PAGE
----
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Apart from her career with Demona Mortiis and Red Queen, our Russian bombshell can be seen as a guest musician in distinct projects that have almost nothing to do with the musicality bred by Red Queen, showcasing her versatility as an artist and her will to go beyond any boundaries that she might face in terms of creativity and experimentation. For instance, her stunning voice embellishes the chaos found in the song You Can’t Save Me, So Stop Fucking Trying, from the 2012 album Vanitas by British Industrial Black Metal/Grindcore band Anaal Nathrakh, as well as in two composition from the 2012 albums Evolution and (R)Evolution, by American Electronic duo Blood on the Dance Floor, those being Love Conquers All and La Petite Morte (The Little Death), respectively.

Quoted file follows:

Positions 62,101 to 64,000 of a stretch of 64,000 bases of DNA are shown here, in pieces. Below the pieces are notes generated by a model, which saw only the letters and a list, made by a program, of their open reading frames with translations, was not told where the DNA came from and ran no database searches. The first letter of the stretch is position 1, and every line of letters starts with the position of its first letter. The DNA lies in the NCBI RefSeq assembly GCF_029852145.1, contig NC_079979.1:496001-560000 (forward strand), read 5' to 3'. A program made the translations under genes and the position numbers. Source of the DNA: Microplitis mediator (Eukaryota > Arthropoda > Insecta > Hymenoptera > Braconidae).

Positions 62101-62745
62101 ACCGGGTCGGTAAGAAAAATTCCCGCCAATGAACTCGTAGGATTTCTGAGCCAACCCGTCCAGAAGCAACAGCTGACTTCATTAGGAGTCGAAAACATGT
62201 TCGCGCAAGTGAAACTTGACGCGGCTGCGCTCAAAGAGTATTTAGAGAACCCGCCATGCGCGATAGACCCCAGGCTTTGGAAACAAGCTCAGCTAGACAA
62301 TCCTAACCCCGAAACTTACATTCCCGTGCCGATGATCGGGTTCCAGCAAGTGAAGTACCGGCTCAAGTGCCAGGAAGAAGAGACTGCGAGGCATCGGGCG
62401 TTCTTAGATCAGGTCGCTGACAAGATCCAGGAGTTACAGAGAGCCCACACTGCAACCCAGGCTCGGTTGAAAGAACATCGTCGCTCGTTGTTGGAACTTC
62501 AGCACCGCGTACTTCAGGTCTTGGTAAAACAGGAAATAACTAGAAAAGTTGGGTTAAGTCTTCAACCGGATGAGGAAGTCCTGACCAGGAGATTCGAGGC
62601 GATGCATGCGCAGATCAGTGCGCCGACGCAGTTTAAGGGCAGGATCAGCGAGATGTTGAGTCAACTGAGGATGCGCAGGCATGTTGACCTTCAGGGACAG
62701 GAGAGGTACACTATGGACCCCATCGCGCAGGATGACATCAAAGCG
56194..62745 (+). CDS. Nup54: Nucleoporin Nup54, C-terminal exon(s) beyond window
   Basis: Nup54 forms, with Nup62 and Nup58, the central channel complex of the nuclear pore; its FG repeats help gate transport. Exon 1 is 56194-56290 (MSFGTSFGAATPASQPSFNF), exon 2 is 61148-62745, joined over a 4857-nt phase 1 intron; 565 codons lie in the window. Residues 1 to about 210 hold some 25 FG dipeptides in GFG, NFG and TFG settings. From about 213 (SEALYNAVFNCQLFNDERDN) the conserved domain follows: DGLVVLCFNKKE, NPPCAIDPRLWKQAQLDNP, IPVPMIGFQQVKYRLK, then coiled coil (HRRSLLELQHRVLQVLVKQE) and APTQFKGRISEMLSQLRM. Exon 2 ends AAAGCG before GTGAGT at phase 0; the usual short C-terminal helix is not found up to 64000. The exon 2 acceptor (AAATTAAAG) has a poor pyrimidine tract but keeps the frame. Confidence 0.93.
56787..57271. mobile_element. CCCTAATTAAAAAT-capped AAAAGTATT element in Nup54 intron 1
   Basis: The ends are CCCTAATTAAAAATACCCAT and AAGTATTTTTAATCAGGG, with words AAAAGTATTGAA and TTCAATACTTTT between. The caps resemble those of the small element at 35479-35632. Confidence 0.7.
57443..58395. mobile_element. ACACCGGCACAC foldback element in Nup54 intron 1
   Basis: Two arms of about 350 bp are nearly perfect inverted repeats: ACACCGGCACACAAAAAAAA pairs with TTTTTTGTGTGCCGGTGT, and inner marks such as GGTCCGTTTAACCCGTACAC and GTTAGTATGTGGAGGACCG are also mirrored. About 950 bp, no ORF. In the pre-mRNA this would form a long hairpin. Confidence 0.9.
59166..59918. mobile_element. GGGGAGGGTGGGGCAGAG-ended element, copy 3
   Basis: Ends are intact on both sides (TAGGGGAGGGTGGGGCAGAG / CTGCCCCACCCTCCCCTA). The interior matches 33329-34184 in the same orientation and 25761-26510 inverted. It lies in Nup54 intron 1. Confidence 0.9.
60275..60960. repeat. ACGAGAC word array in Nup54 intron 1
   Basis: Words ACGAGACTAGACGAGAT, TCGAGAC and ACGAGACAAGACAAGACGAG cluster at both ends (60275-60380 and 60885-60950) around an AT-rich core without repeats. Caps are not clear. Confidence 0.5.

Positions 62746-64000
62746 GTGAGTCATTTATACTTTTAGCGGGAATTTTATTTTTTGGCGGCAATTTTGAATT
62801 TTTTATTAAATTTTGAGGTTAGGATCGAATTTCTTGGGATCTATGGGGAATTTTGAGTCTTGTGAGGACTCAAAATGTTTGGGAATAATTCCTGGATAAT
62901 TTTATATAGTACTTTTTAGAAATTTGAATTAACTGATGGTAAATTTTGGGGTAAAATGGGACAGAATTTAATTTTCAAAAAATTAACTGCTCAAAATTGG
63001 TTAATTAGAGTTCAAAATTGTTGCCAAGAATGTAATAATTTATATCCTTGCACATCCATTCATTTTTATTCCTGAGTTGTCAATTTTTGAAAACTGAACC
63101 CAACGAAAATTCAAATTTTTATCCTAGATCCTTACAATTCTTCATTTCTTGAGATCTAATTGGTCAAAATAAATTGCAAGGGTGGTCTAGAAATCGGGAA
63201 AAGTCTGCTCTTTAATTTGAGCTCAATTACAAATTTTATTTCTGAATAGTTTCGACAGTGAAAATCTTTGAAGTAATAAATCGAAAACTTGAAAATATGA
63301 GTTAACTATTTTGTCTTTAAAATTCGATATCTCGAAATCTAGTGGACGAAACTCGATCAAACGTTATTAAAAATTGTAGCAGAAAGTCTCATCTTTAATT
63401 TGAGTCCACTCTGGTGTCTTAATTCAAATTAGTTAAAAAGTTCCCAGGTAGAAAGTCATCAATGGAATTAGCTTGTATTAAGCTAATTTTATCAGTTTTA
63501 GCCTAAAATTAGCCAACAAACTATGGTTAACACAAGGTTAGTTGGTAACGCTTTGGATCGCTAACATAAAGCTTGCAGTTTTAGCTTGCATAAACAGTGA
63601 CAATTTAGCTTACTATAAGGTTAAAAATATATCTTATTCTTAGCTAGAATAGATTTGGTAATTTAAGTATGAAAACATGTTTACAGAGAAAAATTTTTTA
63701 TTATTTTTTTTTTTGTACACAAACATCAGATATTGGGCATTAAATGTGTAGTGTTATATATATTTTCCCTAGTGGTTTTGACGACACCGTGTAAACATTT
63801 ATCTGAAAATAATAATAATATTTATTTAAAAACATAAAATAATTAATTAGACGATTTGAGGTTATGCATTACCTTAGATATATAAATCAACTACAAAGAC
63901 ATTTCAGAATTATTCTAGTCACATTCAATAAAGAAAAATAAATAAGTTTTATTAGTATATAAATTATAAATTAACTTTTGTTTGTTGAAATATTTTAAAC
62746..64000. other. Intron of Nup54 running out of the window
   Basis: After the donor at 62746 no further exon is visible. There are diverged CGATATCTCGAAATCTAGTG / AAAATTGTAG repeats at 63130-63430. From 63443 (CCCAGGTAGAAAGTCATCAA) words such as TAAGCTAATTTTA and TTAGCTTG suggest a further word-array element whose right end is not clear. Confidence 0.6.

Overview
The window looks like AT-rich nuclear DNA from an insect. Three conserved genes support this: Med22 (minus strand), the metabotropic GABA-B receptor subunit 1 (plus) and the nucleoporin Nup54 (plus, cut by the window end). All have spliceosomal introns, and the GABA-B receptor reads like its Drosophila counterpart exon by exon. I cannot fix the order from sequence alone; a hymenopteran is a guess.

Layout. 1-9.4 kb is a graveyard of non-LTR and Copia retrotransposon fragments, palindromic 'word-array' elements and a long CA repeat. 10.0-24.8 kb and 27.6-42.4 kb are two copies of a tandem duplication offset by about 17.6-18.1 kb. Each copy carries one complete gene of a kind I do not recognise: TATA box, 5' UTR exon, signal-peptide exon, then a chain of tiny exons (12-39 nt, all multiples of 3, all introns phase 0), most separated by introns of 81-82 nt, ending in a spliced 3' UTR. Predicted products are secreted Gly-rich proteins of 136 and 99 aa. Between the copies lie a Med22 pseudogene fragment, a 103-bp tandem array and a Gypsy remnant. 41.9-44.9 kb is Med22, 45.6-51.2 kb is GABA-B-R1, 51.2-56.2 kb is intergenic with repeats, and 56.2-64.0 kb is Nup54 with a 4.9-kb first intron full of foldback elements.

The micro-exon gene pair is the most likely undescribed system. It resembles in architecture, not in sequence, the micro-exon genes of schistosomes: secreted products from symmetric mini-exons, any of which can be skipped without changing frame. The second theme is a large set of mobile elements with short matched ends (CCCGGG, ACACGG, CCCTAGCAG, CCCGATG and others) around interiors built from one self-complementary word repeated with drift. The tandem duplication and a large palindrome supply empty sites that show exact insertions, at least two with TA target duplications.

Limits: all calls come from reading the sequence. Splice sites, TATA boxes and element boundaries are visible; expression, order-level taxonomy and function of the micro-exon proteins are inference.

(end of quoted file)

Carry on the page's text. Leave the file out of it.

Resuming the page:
Albeit music might be the primary focus in her life, our Gothic diva also extends all her talent to fashion modeling and graphic and web designing for living, also being proficient at tarot, rune and aura reading, as well as other forms of divination, chakra balancing and necromancy. In addition to all that, Elena lets her geek side flourish through her admiration for Astronomy, String Theory and Quantum Physics, not to mention she also excels in guidance to Spiritual Ascension. And as many other female metallers such as Angela Gossow and Alissa White-Gluz, our voluptuous queen doesn’t eat meat and considers veganism a part of human evolution. In case you’re curious to see Elena modeling instead of singing, click HERE to watch a short clip of when Elena was invited to participate in a cover shoot for volume 34, issue #33 of LA Weekly (released on July 5, 2012), for a special article entitled “Everything You Wanted to Know About Metal” (which is obviously not true, but as that’s not our main goal in this essay let’s simply ignore that). Pay attention to the music in this video, as it’s Elena and her Demona Mortiis playing a beautiful cover version for Confide in Me, by Australian singer Kylie Minogue. The great success achieved by the cover with Elena translated into this specific issue being the best-selling one of 2012. You can enjoy the read by clicking HERE and going directly to page 55, titled ALL HAIL “Metal subgenres explained, from thrash to pornogrind”.